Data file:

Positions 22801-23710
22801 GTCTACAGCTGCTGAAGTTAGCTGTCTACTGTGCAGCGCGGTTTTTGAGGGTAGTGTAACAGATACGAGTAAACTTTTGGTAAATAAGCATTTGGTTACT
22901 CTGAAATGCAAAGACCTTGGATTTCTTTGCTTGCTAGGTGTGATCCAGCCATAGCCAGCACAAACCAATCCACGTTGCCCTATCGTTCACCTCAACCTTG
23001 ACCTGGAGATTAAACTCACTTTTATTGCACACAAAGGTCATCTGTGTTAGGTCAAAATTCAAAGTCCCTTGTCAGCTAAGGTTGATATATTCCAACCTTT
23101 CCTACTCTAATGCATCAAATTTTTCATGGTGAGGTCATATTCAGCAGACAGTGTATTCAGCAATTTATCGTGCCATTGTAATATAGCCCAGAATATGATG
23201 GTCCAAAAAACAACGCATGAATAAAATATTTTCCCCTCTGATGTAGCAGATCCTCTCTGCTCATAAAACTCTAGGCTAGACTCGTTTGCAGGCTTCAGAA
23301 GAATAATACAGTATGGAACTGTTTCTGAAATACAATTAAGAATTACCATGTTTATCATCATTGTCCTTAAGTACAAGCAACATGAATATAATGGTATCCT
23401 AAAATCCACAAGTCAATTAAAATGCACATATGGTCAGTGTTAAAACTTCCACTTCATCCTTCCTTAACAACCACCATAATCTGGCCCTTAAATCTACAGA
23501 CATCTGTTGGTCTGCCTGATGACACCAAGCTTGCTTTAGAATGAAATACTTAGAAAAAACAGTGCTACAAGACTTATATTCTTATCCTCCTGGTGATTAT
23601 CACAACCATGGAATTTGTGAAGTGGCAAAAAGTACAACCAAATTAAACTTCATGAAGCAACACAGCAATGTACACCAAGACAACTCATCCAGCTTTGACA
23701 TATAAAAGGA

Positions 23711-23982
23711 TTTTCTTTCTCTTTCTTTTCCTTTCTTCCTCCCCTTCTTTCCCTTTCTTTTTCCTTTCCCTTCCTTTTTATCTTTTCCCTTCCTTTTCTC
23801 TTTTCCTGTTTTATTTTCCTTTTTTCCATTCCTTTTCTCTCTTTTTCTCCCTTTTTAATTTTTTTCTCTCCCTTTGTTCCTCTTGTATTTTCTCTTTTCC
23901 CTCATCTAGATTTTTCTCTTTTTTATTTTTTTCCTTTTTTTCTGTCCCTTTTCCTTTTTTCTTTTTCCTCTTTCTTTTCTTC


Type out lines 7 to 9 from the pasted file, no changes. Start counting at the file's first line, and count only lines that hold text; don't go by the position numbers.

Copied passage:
23301 GAATAATACAGTATGGAACTGTTTCTGAAATACAATTAAGAATTACCATGTTTATCATCATTGTCCTTAAGTACAAGCAACATGAATATAATGGTATCCT
23401 AAAATCCACAAGTCAATTAAAATGCACATATGGTCAGTGTTAAAACTTCCACTTCATCCTTCCTTAACAACCACCATAATCTGGCCCTTAAATCTACAGA
23501 CATCTGTTGGTCTGCCTGATGACACCAAGCTTGCTTTAGAATGAAATACTTAGAAAAAACAGTGCTACAAGACTTATATTCTTATCCTCCTGGTGATTAT